# Electromagnetic Induction Flashcards Preview

## Physics > Electromagnetic Induction > Flashcards

Flashcards in Electromagnetic Induction Deck (29)
1
Q

Magnetic flux density and magnetic flux

A

It’s useful to think of magnetic flux density as the number of field lines per unit area

And magnetic flux as the total number of field lines in a given area

So that makes magnetic flux the product of the area swept out by a coil in a magnetic field and the magnetic flux density

Magnetic flux = BA the product of magnetic flux density and the area normal to the field

2
Q

Electromagnetic induction in a rod

A

If there is motion of a conducting rod relative to a magnetic field, then the electrons will experience a force

This causes them to accumulate at one end

Hence inducing an EMF due to the p.d.

3
Q

EMF in a solenoid or a flat coil

A

Move the coil towards or away from the poles of the magnet

Move the magnet towards or away from the coil

EMF is induced by the magnetic field changing as it passes through the magnet

4
Q

Change in flux linkage and EMF

A

A change in flux linkage of 1 Weber per second will induce an electromotive force of 1 Volt in a loop of wire

5
Q

A

The induced e.m.f is directly proportional to the rate of change of flux linkage

6
Q

Lenz’s law

A

The induced e.m.f is always in such a direction as to oppose the change that caused it

The direction of induced current is always such as to oppose the change that causes the current

The induced current generates its own magnetic field that opposes the magnetic field that caused it

Use the right hand grip rule to find what direction the current will go in if the direction of the magnetic field is known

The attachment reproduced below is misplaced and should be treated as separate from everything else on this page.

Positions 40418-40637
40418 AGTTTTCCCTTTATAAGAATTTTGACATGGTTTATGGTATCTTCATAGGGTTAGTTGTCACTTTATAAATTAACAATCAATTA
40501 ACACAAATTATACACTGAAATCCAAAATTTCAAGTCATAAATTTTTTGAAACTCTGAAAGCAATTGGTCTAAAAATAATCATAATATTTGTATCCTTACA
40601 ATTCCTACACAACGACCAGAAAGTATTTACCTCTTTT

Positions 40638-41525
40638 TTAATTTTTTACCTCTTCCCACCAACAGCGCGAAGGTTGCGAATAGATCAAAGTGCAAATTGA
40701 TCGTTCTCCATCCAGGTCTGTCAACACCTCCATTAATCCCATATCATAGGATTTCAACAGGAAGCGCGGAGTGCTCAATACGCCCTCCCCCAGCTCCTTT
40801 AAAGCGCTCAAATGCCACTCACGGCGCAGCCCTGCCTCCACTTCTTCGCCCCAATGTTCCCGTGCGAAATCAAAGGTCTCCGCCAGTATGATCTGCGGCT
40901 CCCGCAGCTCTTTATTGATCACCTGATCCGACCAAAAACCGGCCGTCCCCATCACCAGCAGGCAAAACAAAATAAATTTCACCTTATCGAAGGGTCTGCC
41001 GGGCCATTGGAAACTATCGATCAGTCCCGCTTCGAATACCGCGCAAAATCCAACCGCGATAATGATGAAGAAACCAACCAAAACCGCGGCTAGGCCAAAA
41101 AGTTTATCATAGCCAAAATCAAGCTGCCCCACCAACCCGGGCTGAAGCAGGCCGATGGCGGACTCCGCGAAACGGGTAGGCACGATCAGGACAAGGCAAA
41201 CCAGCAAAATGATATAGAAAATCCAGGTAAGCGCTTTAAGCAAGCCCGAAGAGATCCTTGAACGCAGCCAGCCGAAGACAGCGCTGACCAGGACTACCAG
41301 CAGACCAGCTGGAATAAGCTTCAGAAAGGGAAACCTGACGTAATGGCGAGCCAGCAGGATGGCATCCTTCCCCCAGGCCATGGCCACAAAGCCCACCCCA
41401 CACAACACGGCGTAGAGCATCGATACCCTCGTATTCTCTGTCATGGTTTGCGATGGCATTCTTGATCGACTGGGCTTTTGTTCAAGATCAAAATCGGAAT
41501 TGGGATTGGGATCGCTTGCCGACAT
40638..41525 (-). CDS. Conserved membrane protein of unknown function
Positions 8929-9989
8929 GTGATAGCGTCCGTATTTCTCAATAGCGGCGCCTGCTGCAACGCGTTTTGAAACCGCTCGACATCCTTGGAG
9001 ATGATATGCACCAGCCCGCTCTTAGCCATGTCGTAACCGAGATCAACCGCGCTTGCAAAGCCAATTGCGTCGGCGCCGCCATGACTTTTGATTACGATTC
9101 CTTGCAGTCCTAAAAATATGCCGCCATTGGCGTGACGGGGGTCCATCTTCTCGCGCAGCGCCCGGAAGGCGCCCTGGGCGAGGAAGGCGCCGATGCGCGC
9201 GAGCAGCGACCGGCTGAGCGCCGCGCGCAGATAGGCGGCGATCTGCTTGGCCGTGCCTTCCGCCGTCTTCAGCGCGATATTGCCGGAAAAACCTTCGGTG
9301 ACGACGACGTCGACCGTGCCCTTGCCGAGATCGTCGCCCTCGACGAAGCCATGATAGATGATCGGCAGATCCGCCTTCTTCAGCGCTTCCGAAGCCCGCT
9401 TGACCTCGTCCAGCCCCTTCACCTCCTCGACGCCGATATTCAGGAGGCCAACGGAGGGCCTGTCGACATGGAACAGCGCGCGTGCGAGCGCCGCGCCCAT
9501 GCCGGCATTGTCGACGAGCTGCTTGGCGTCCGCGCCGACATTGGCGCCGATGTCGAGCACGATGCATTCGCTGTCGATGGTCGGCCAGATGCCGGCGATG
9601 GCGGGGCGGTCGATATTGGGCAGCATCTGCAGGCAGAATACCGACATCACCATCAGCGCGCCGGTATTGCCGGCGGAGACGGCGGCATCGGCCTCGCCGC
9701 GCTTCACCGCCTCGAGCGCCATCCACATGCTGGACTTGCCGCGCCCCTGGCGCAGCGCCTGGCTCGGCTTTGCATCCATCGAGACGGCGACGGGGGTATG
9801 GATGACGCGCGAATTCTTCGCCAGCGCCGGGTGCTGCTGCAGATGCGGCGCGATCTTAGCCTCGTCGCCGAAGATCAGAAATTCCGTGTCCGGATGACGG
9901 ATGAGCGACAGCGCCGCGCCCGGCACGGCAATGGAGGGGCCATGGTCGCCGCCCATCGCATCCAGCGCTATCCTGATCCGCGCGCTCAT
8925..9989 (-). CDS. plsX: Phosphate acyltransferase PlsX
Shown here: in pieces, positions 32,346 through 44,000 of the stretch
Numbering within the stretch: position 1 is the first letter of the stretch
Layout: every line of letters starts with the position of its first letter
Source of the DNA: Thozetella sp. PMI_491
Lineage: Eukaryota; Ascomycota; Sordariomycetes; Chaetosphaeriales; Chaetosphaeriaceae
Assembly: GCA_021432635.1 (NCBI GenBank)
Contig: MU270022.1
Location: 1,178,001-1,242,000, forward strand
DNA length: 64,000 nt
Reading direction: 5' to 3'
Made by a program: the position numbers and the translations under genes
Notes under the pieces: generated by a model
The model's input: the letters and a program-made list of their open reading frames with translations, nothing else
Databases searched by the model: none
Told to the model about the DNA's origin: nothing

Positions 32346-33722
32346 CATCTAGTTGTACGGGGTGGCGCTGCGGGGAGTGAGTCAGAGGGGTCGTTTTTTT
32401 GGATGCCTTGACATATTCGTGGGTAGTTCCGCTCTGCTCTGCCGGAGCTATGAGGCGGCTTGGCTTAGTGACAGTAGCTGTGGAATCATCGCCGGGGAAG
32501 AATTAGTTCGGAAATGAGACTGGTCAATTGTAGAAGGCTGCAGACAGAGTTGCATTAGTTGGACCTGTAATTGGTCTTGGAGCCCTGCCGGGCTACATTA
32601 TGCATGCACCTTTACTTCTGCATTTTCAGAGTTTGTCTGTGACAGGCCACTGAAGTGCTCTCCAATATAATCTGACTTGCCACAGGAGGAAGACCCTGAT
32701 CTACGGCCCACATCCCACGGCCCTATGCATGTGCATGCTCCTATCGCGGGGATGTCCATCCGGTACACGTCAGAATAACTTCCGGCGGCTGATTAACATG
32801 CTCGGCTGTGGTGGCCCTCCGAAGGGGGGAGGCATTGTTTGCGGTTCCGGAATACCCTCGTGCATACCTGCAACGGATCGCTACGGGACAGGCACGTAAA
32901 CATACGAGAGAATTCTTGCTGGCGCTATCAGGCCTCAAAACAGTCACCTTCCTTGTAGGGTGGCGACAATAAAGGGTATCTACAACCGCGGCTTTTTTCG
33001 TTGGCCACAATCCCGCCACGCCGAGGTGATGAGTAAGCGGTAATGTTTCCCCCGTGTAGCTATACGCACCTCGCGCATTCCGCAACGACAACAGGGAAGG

7
Q

Alternator

A

A generator of alternating current

Slip rings and brushes to connect the coil to an external circuit

The output voltage and current change direction with every half rotation

8
Q

Transformer

A

A device that uses electromagnetic induction to change the size of the voltage for an alternating current

Alternating current in the primary/input coil coil produces magnetic flux

Changing magnetic field passes through the iron core to the output coil where it induces an alternating voltage of the same frequency as the input

9
Q

Increasing induced EMF in a wire

A

Move the wire faster

Use a stronger magnet

Make the wire into a coil

10
Q

Root mean square value of alternating current

A

The value of direct current that would give the same heating effect as the alternating current in the same resistor

11
Q

Step up transformer

A

More turns on the secondary coil than on the primary coil

Thus it increases the voltage

12
Q

Step down transformer

A

Fewer turns on the secondary coil than on the primary coil

Thus it decreases the voltage

13
Q

A

The product of magnetic flux passing through the coil and the number of turns in the coil

It can be visualised as the volume of the magnetic field passing through the coil multiplied by the strength of the field

It’s a measure of the amount of a magnetic field passing through the coil

= BAN

14
Q

Back EMF

A

EMF induced in the spinning coil of an electric motor or in any coil in which the current is changing

It acts against the applied pd

15
Q

Flemings right hand rule/Dynamo rule

A

Used to determine the direction of an induced current

Thumb - direction of motion of conductor

First finger - direction of field

Second finger - the direction of the induced current

16
Q

Eddy currents

A

Induced currents in transformer cores and other metal parts of AC machines

17
Q

Increasing transformer efficiency

A